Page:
Himself a published proponent of how standard flow and conventional continuity serve only to inhibit and constrain a film’s creative potential (3), Massingham all but bombards his central hermeneutic here with a dazzling array of consciously jarring, deliberately jolting cinematic devices. The viewer is treated to a carefully composed, richly orchestrated series of startling “coups de film”, a virtual cacophony of shock cuts, unusual angles, shifts in visual and aural scale, protracted time-stretching and often hilariously disturbing isolated motifs (supplicant hands, apprehensive leather-shoed feet, and, of course, the almost erotically submissive expanse of an open, reluctantly yielding mouth).
The steadily mounting crescendo of the movie’s virtuosic foray from physically logical perceptual subjectivity into psychologically distorted mental (or perhaps “dental”?) subjectivity reaches a painfully exquisite, quasi-orgasmic climax where real melds with surreal in an astonishing catherine-wheel of spinning abstractions, worthy of Dziga Vertov and Len Lye in their prime.
Another vital feature of this stylish non-feature is its deadpan, mostly post-synched dialogue and “noise-scape”; again, both are considered components of what the titles tell us is “A SOUND FILM BY R. MASSINGHAM”. Strauss’ famously lyrical waltz goes wonderfully, discordantly awry in the restaurant sequence while a tick-tocking clock plays loudly momentous havoc with our orally ailing Patient’s “inner” patience in the waiting room. The increasingly spooky Dentist’s pleasantries and verbal asides take on a droll, Ealing-school dark absurdist humour, culminating in his pre-drilling comment, “Oooh yes, you beat me in the last green of the Blithington Cup. One of these days you must give me the chance of getting my revenge…”. And the riffs and variations on the generic surgical query about whether or not “this will hurt” are agonisingly well exploited, with a final verbal fadeout line that more-than-tickles.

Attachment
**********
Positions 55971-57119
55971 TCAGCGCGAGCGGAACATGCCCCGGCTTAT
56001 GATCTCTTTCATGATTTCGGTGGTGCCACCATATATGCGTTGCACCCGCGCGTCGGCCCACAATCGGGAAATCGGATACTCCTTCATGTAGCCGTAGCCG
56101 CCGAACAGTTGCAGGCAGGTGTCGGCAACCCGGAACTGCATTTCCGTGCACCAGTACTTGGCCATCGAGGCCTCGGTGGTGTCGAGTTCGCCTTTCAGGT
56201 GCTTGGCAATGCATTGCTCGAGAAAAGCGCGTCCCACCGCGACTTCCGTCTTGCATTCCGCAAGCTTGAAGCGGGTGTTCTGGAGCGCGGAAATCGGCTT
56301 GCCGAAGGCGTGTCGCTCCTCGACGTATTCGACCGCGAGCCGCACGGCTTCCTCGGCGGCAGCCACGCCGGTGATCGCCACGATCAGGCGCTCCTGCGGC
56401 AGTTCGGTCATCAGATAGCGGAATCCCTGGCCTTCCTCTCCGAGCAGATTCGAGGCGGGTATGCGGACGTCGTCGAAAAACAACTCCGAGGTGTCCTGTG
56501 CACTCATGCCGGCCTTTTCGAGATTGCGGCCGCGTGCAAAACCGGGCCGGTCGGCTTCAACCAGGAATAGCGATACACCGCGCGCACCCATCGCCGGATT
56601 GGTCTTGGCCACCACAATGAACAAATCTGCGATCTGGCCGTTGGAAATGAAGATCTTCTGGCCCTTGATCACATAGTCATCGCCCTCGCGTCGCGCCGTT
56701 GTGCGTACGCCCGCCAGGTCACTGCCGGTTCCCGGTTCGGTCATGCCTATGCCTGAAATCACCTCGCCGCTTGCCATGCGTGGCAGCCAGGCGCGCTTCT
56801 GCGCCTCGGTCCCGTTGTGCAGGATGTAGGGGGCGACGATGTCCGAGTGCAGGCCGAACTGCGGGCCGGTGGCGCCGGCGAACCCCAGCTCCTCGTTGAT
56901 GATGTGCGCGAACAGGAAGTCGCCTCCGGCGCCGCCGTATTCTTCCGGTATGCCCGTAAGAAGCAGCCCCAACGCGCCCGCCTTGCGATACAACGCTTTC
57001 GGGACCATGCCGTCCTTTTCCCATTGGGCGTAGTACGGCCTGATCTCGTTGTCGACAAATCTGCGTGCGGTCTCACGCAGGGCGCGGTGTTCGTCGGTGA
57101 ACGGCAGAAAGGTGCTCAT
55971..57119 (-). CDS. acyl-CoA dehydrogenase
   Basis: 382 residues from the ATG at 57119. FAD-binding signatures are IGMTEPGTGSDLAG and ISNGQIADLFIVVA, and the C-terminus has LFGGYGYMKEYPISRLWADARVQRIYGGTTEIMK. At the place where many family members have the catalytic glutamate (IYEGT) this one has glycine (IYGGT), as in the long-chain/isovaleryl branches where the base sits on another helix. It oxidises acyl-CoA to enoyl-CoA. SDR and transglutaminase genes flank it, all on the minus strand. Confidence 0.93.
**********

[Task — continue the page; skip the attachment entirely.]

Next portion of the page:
In what is a beautifully shot and lit celluloid miniature, many of the incidental cutaways prove hard-to-shake from the mind’s eye, especially some fetishistically gleaming macro-close-ups of now-dated, antique dental appliances, such as vice-like mouth-clamps, twirling drill-heads and swirling rinse-out basins. In its most handsomely thrilling sense, Tell Me if it Hurts is sheer torture, as only a Buñuel or, even more culturally pertinent, a Hitchcock might execute it. With Hitchcockian brio, Massingham also includes his own cameo appearance, playing one of the café customers.
This propensity to “star” in his observational works, à la Robert Benchley, continues as Massingham, having established a production company, Public Relationship Films, turned out more and more short subjects and instructional films throughout the 1930s, ’40s, and ’50s, sporting titles like The Five Inch Bather (1942), Read any Good Meters Lately? (1947), Jet-Propelled Germs (1948) and Handkerchief Drill (1949). Commissioned by both government agencies and the private sector, this genuine creative spirit persisted in exploring, with good humour and great imaginative flair, the monumental adventures of the mundane, the sometimes larger-than-life “ginormities” of everyday existence. Small wonder that legendary cine-archivist and co-founder of the Cinémathèque Française, Henri Langlois, once described Massingham as “the king of suspense…the greatest technician and the greatest poet of British cinema” (4). Even if Tell Me if it Hurts were the only “proof” to this perhaps overly extravagant praise, the claim could still arguably hold…